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Jaitley blames NPAs on RBI’s past inertia

Finance minister says central bank looked the other way when UPA govt told banks to lend indiscriminately

By Jayanta Roy Chowdhury in New Delhi
  • Published 31.10.18, 2:38 AM
  • Updated 31.10.18, 2:38 AM
  • 3 mins read
Face to face: Arun Jaitley and Urjit Patel in New Delhi on Tuesday. (PTI)

The eagerly-anticipated face-off between the two main protagonists in the raging battle between the finance ministry and the Reserve Bank of India — finance minister Arun Jaitley and central bank governor Urjit Patel — over the freedom of the RBI to tighten regulations to deal with the growing mess in the banking industry did not take place on Tuesday after weeks of sniping by their deputies.

The meeting of the Financial Stability and Development Council, chaired by Jaitley and attended by the country’s financial regulators, had thrown up the prospect for some fireworks, especially after RBI deputy governor Viral Acharya’s dire warning last week that any attempt by the Modi government to undermine the central bank’s independence could be “potentially catastrophic”.

Jaitley chose not to react to the RBI’s vigorous assertion of its right to resist pressure from the government to dilute the tough regulatory regime it put in place in April last year through an early warning system styled as Prompt Corrective Action (PCA) under which lending restrictions have since been slapped on 11 of the 23 PSU banks in the country.

However, the finance minister used another forum to slam the RBI for looking the other way while banks were encouraged to embark on a lending spree between 2008 and 2014 during the UPA regime.

“During 2008-14 after the global economic crisis, banks were told to open their doors and lend indiscriminately in order to keep the economy artificially going,” Jaitley said at a conference attended by heads of American companies.

“The central bank looked the other way. I am surprised that at that time the government looked the other way, the banks looked the other way. I do not know what the central bank was doing. It was the regulator. They kept pushing the truth below the carpet.”

“Bank credit growth in one of these years was 31 per cent against the normal credit growth of 14 per cent,” Jaitley said.

On an average, bank credit grew by nearly 20 per cent annually during 2008-2014 as banks financed business growth and the Manmohan Singh government fashioned a stimulus package laced with federal spending and tax cuts.

Jaitley’s outburst at an unrelated meeting ahead of the meeting with Patel was seen as a warning to the RBI not to go public with its criticism of the Modi government. It was also seen as a broadside aimed at the opposition Congress party, which ruled India during 2008-2014.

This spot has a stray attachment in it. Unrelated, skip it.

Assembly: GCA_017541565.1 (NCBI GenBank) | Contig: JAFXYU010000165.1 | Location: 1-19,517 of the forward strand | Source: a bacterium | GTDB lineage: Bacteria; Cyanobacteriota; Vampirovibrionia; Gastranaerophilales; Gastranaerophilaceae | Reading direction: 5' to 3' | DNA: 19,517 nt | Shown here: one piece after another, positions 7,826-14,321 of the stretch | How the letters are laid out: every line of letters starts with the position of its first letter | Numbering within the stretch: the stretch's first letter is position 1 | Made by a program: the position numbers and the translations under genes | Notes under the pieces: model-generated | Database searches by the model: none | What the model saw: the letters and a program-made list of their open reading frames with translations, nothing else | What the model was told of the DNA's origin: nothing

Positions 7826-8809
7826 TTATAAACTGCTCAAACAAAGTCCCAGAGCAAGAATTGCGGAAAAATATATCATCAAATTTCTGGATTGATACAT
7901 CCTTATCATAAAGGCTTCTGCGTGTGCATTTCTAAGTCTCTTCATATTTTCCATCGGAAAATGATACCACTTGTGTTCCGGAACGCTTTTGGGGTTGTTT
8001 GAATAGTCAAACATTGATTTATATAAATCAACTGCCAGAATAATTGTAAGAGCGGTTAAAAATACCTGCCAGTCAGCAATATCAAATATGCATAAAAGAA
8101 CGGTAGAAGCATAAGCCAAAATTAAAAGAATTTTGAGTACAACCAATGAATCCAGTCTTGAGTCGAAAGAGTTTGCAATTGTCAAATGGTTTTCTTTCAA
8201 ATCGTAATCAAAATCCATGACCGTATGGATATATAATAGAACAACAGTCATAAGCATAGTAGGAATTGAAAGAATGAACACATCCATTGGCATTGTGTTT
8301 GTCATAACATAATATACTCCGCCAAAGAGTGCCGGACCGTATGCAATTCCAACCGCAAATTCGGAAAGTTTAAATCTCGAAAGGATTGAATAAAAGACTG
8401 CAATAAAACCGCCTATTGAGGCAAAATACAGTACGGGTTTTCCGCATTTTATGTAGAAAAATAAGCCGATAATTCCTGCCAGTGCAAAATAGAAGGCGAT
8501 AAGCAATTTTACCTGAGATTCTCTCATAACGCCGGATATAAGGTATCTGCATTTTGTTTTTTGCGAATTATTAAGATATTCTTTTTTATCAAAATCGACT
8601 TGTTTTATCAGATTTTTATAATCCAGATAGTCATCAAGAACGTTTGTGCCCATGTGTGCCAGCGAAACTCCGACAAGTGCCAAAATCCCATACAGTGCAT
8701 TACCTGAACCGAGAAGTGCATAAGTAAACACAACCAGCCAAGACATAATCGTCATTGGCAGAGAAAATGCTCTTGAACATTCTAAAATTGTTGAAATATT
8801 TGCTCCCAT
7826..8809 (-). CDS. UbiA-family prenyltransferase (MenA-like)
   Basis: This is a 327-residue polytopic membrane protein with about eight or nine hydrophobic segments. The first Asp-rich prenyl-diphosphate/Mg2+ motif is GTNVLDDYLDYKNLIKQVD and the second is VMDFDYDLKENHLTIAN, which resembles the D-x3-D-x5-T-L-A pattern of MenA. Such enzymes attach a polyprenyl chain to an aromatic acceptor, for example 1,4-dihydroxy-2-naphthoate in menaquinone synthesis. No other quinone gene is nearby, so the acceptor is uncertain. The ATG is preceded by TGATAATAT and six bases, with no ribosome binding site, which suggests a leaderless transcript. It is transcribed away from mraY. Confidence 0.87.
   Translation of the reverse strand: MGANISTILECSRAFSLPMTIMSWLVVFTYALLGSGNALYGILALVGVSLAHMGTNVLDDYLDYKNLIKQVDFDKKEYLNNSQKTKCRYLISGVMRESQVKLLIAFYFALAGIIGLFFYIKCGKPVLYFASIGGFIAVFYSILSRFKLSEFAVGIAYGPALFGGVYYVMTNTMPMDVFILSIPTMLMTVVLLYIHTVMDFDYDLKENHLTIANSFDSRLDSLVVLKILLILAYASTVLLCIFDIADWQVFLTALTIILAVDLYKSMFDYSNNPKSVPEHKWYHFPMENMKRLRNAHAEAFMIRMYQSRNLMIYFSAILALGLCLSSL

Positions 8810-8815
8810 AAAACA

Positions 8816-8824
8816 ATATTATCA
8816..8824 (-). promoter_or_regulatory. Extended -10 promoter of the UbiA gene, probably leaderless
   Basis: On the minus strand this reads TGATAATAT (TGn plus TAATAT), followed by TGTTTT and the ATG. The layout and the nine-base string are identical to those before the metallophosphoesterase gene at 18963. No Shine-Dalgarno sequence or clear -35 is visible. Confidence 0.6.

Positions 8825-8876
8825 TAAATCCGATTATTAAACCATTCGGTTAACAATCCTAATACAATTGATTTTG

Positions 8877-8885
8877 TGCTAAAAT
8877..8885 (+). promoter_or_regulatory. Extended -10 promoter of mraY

Later in the day, the Congress mounted a sharp attack against Jaitley’s latest tirade against the central bank and Urjit Patel’s predecessors.

“I have been surprised today by the finance minister’s sharp attack against the RBI and its performance. The central bank is independent and autonomous,” Congress spokesperson Anand Sharma said. “It is in the interest of the Indian economy that the RBI alone remains the regulator of banks. Only the RBI should have the powers to regulate borrowing and fix lending rates.”

“The very eminent RBI governors were far more competent than Jaitley or Narendra Modi. The country also had the benefit of an eminent economist of unimpeachable integrity in Manmohan Singh as India’s prime minister,” Sharma added. “The RBI played a stellar role in 2008; it ring-fenced the economy and won plaudits from the world’s largest economies.”

Former finance minister P. Chidambaram, who Jaitley blames for triggering the lending spree, urged the government and the RBI to work out their differences behind closed doors.

“It will be best if the RBI and the government don’t talk across each other through lectures,” Chidambaram told reporters. “It might be better if the time-honored practice of the finance minister and the governor of the RBI meeting often in private and talking issues.”

Once a bank is brought within the rigours of the PCA regime, it is barred from distributing dividends, remitting profits and disbursing fresh loans.

Banks are also stopped from expanding their branch networks and need to maintain higher margins for loans, all irksome for a government which wants to promote a growth story.

(With inputs from our Political Bureau)